There are probably many Dream Theater fans who’d choose another title as the best album recorded by a band with 30 years at the forefront of progressive rock under its belt.  If we were to also focus exclusively on the figure of guitarist John Petrucci, a consensus would be impossible to reach. Image and Words, their second album recorded in 1992, is in fact their first with a relatively important label –a subsidiary of Atlantic-, served as the debut for James LaBrie, and MTV seized on it and helped to achieve sales figures far beyond what the band's own label expected. Above all, it's a great record, a wake-up call for a genre that was in dire need of fresh blood to reinvent itself. That's why it's probably best to steer clear of absurd debates over whether the band's superlative guitarist deserves the number 1 or 2 spot on the leader board of great guitar players.  His admirers have no doubts with respect.

What is worth discussing is who truly benefited from the crime, whether it was the progressive/ symphonic rock wing or the high voltage heavy metal of Metallica. The perspective of three decades allows us to declare a respectable tie for both genres. Dream Theater demonstrated that they could compose both complex symphonic suites to satisfy the perennial tastes of their hardliner following, at the same time making serious music in a thrash metal vein. Their influence has been essential in the appearance of new groups in both genres.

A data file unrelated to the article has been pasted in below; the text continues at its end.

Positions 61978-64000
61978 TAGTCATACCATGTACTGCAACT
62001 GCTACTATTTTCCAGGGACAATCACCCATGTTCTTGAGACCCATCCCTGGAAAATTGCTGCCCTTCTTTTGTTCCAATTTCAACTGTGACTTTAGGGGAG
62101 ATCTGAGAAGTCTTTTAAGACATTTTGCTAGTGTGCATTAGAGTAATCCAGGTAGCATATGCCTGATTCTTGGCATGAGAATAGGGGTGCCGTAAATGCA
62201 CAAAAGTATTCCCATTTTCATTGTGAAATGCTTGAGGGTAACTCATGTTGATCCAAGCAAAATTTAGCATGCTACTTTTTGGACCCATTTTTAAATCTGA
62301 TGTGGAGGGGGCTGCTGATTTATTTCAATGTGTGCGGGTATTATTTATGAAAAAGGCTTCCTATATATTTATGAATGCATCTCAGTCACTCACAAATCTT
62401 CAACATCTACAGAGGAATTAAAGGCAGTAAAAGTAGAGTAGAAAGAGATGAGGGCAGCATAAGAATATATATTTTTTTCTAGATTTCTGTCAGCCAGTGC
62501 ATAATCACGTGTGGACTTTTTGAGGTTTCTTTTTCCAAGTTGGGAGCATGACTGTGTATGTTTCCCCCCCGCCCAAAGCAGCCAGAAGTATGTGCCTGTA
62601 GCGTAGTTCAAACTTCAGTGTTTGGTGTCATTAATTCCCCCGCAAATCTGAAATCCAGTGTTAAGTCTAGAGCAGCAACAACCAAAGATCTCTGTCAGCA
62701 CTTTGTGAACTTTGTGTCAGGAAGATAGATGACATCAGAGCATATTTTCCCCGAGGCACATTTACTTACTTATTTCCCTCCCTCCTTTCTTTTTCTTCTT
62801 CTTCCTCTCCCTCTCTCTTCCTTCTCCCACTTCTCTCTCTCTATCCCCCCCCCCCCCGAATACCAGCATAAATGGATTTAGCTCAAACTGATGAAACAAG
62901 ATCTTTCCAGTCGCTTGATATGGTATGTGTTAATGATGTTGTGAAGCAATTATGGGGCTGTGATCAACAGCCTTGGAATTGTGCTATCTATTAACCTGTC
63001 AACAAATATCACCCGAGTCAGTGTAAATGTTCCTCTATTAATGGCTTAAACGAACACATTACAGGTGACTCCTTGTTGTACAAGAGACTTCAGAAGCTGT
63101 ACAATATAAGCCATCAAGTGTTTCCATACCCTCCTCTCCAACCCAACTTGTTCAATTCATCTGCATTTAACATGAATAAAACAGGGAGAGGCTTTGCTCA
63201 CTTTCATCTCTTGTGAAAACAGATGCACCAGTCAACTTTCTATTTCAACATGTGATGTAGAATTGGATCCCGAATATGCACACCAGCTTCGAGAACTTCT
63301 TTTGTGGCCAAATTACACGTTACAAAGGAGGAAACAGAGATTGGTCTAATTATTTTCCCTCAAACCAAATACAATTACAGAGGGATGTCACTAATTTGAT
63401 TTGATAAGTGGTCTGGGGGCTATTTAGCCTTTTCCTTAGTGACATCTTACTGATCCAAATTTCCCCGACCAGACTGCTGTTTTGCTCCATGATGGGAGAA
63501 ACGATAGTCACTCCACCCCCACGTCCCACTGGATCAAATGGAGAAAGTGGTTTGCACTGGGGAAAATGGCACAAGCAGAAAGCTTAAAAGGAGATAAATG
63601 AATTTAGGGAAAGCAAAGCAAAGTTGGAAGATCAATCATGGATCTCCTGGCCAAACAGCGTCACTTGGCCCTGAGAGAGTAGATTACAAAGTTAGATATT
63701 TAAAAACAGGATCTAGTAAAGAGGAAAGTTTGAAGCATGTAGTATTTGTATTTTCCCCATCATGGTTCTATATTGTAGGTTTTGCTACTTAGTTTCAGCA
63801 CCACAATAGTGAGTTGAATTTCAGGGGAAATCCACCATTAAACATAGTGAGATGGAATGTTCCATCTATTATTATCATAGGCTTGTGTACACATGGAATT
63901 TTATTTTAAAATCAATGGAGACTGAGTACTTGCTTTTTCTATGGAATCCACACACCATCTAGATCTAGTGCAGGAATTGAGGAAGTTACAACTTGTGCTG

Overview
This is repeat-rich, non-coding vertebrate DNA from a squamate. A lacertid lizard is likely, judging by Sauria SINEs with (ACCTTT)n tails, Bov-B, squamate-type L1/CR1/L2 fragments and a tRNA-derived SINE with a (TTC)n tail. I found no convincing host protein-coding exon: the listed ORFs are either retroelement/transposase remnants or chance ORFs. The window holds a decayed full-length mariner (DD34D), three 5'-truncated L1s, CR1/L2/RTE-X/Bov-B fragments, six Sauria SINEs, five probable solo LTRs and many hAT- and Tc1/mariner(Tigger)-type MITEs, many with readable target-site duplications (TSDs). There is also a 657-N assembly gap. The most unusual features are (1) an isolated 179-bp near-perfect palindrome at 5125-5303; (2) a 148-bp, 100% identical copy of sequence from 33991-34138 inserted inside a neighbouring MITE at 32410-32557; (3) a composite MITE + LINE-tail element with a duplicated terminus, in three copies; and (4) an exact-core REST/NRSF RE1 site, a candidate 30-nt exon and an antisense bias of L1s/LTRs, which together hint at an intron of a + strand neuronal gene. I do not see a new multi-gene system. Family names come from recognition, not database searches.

Their first big hit, Pull Me Under, kicks off Images and Words with all the power of a locomotive pulling a freight train ...one where the brakes were at least working properly while following the song's twisting, turning path for more than eight minutes, a length of time we can say is standard for a Dream Theater  piece.
On Metropolis, halfway through the journey, the well-oiled machine seems to fly along with the double bass drum rhythm by Mike Portnoy stoking the engine.  Riding along in his wake, his bandmates invent something resembling jazz-metal. It is another of the indispensable great songs in the band's core repertoire.


John Petrucci
wasn't yet the living god of the six strings that he is today, the maestro of maestros with all due respect. Neither were the rest of the band, although the impressive instrumental contributions from each member were just a foreshadowing of the acclaim that would soon inevitably arrive.  It is a richly deserved story which their commanding live performances greatly contributed to, perfection achieved via jackhammer rhythms, catchy melodies and brilliant solos, not to mention absolute sincerity when performing their music live. This is not a band that hides itself behind walls of technology.


Such bare-faced sincerity probably explains so many ups-and-downs in their career, sacrificing fame to follow their creative instincts.  Or their desire to have a good time. Only Dream Theater are capable of staging a surprise live performance  the night before a major concert (in Barcelona) and play the Master of Puppets– and The Number of the Beast- from the first to last chord on the record without feeling like they were lowering themselves or robbing a single euro from the gig. Another bootleg for their legend and the huge parallel discography of live performances that the band themselves constantly feed into. Imagine if Iron Maiden were to…?
   


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